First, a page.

josie-cunninghamA woman in the United Kingdom faces an unplanned pregnancy that prevents her from taking the next step in her career. She makes the choice to abort.

And Great Britain erupts in judgment and anger toward the woman.

What gives?

Why the outrage toward a woman exercising her “reproductive rights?”

In this case, the woman is Josie Cunningham, a model who was given the opportunity to appear on Big Brother. Her 18-week pregnancy would keep her out of the show and stifle her career plans. So she made a choice, and when asked, explained her rationale to The Sunday Mirror:

I’m finally on the verge of becoming famous and I’m not going to ruin it now. An abortion will further my career. This time next year I won’t have a baby. Instead, I’ll be famous, driving a bright pink Range Rover and buying a big house. Nothing will get in my way.

The subsequent torrent of tweets and personal attacks toward Josie Cunningham is surprising… and sickening. Here’s why:

Surprising

What’s surprising about the response is how much of the judgment is coming from self-professed pro-choice people. In other words, it’s the people who argue for a woman’s right to choose an abortion who are heaping ridicule and scorn on a woman who has done just that. A number of viewers have said they will boycott Big Brother if Cunningham is a contestant.

I don’t expect any of this outrage to translate into legal battles to make abortion less of an option, but I wonder what it tells us about the turning tide of cultural sensibilities. Is the pro-choice movement being chiseled away from the inside out? Does pro-choice now mean “abortion in extreme circumstances should be legal” rather than “abortion in any circumstance should be legal?”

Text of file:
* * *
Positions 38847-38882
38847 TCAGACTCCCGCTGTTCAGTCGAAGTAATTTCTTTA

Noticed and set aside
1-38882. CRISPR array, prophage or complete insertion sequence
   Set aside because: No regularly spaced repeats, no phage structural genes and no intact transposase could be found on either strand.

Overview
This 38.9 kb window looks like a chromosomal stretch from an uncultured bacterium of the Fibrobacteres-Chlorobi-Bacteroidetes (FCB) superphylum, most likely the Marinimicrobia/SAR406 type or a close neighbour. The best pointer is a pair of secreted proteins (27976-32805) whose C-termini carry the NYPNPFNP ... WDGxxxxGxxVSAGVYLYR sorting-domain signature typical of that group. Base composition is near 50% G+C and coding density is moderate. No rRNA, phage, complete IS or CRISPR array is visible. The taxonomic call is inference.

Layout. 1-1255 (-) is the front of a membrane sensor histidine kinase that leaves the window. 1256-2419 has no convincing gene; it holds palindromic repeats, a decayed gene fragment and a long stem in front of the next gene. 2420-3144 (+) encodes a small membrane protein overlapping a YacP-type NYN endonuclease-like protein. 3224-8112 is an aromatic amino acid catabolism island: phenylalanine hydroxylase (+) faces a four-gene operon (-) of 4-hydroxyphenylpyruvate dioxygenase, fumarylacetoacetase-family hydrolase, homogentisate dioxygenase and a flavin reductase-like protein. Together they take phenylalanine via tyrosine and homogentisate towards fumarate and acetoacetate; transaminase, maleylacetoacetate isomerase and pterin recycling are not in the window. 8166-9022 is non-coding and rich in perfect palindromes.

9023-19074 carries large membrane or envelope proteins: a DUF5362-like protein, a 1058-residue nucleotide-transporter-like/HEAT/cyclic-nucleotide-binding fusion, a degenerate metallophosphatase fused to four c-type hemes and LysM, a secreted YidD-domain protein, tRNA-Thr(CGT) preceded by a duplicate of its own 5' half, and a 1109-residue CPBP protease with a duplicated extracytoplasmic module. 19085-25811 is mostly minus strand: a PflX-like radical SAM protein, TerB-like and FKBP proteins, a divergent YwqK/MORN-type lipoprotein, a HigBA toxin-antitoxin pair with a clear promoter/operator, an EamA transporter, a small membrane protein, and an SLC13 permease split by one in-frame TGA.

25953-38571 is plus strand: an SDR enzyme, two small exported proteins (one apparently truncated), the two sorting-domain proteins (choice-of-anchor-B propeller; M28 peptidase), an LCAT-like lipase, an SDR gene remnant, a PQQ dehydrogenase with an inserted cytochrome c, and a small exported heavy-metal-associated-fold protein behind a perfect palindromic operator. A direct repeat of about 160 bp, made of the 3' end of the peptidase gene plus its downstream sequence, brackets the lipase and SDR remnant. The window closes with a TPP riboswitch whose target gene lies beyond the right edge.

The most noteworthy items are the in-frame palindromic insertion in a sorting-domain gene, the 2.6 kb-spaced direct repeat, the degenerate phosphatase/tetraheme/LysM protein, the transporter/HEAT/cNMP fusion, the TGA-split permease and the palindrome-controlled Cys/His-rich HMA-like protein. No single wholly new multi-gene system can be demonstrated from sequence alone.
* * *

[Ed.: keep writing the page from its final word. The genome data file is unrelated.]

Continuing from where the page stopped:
In The Guardian, Martin Robbins, while not giving moral approval to Cunningham’s choice, defended her right and encouraged his readers to see the bigger issues at stake. He writes:

In reality, her actions are no different from those of thousands of women who exercise their reproductive rights in order to make informed choices about their future careers and families, yet because she uses the wrong language, because she talks “common”, and wants to be on Big Brother instead of working in a call centre, she has been subjected to a torrent of vile abuse and bullying. Much of it incited by the very newspapers that promote the celebrity lifestyle in the first place.

Robbins then goes on to explain the logical progression away from abortion rights:

What makes the “debate” around Josie Cunningham so disturbing is that it refuses to even acknowledge the idea that access to abortion is a basic human right, or that women are entitled to choose what they do with their own bodies. If we fail to defend Cunningham, then we accept that only those women who are “deserving” enough should be allowed to have an abortion. And if we accept that, then it’s only a matter of time before others are deemed undeserving as well.

Robbins is right about the consequences, of course, even while he is on the wrong side of the debate. Abortion is indeed about human rights, but not because abortion access is a human right (like Robbins asserts) but because abortion itself is an attack on the humanity of the unborn. Look at what online pregnancy journals tell us about the 18-week baby whose life was snuffed out in Cunningham’s womb:

He now may be large enough for you to feel him twisting, rolling, kicking, and punching his way around the womb. Plus, he’s developing yawning and hiccupping skills (you may feel those soon, too!) and his own unique set of toe and fingerprints.

Human rights are indeed at stake. Just not in the way Robbins thinks.

Sickening

The surprising response is also sickening. British society reacted with revulsion toward a woman who decided to sacrifice another human in order to further her career. (I use sacrificial terminology deliberately, since all idols demand sacrifices, and a career can function as an idol.)